The enforcement of two landmark GDPR fines – over $225m for British Airways and $122m for Marriott International – has also been deferred. This is the second time that these fines have been delayed (the first time being in January of this year), this time in order to not place greater strain on the hard-hit firms. That the Information Commissioner’s Office (ICO) felt like it needed to do this underlines the criticality of the situation: of the 34 GDPR penalties which have been issued to date, these carry the highest monetary value by far. This show of compassion, however, shouldn’t be mistaken for weakness – the fines are still being upheld and the ICO is still keen to nail more high profile organisations. Its heavy hand is still there, albeit with a temporarily softer touch.
In both cases, it’s important to emphasize that these decisions have been made in exceptional circumstances. Both are time-limited and neither downplay the importance of maintaining compliance. HIPAA has not been thrown to one side and the need to adhere to GDPR is as present now as it was in the pre-COVID world.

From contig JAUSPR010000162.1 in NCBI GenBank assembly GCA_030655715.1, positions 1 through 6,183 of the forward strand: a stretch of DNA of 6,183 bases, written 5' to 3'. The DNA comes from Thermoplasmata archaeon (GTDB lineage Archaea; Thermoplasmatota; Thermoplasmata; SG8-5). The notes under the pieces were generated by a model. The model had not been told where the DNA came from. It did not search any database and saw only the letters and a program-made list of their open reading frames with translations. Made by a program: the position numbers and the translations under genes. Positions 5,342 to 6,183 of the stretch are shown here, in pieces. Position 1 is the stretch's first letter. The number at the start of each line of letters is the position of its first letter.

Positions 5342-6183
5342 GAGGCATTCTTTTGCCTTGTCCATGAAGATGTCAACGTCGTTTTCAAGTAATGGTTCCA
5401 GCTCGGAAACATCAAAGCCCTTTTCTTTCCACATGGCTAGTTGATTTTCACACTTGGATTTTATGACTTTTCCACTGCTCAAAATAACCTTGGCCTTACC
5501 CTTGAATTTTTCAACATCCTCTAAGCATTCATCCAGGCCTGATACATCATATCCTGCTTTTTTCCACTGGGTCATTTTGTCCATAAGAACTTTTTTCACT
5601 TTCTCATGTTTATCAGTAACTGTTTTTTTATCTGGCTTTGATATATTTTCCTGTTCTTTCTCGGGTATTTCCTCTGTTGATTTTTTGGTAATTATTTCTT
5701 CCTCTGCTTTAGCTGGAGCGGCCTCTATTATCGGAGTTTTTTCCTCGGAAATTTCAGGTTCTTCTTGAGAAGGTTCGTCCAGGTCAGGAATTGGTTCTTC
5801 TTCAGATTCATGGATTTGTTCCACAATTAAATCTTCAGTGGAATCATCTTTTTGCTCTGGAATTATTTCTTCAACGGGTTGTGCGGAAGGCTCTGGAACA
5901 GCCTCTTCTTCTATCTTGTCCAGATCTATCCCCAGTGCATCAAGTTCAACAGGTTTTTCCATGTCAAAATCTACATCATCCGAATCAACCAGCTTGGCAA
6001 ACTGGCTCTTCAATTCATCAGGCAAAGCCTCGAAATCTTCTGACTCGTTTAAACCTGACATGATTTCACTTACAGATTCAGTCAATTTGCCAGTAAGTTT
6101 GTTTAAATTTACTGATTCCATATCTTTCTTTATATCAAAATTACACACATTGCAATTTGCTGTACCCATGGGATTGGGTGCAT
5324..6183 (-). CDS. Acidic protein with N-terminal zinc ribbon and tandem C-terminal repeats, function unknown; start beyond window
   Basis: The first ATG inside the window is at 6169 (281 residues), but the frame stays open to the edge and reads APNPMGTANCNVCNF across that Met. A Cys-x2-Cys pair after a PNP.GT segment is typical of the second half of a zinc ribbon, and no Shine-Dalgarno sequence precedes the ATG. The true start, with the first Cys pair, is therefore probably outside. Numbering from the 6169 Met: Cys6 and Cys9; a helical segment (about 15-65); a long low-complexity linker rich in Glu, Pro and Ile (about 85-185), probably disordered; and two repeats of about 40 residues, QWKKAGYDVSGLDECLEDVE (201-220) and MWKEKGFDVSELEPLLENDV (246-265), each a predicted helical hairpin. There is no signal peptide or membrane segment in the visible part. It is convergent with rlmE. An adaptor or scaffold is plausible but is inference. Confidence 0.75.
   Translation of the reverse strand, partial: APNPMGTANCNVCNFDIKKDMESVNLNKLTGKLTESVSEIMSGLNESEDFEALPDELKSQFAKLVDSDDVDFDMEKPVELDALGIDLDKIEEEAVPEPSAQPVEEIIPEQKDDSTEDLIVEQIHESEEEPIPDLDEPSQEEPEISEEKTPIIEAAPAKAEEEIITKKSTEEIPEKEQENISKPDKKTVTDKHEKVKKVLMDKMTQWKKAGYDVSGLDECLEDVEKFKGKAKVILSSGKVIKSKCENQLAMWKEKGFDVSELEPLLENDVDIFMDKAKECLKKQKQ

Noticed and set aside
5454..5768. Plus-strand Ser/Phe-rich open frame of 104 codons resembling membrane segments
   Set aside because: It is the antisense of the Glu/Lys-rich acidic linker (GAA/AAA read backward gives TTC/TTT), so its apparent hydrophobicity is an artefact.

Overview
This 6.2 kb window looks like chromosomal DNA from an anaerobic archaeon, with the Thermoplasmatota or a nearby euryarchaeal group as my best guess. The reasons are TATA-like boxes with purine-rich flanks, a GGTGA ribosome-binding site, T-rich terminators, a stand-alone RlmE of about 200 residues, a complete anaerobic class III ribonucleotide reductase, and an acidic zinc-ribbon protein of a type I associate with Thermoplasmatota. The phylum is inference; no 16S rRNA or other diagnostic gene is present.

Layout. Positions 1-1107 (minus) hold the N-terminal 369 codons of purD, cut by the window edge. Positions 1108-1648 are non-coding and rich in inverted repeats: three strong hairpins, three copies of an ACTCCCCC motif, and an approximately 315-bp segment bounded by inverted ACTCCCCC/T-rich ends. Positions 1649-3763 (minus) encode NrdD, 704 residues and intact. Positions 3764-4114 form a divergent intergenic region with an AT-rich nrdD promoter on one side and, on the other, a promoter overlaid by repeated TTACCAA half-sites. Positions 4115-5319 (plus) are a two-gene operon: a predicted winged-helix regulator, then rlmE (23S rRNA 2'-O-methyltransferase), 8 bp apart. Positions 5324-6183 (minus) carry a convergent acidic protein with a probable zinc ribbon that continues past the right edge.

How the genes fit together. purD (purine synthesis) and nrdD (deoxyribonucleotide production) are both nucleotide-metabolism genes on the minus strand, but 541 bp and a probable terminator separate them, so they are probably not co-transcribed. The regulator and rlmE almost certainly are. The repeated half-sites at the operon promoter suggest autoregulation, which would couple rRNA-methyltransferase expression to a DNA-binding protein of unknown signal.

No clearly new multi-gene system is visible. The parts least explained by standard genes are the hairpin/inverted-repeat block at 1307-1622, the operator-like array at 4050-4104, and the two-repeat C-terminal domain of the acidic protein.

Why This Isn’t a Time to Relax
The allowances given by the HSS, OCR and the ICO shouldn’t be seen as a ‘green light’ for businesses to flout regulations. During a conversation earlier this month that focused on “full and strict compliance”, Google was warned to adhere to GDPR during the development of a coronavirus tracking app, with the EU’s internal market coordinator Thierry Breton saying that although, “contact tracing apps can be useful to limit the spread of the coronavirus…their development and interoperability need to fully respect our values and privacy.”
The hard lines laid out by regulatory authorities exist because cybercriminals pose a significant and present threat to organisations. This is a threat that is increasing during the current crisis. Criminals are adapting to take advantage of the chaos and, in a number of instances, they’re succeeding.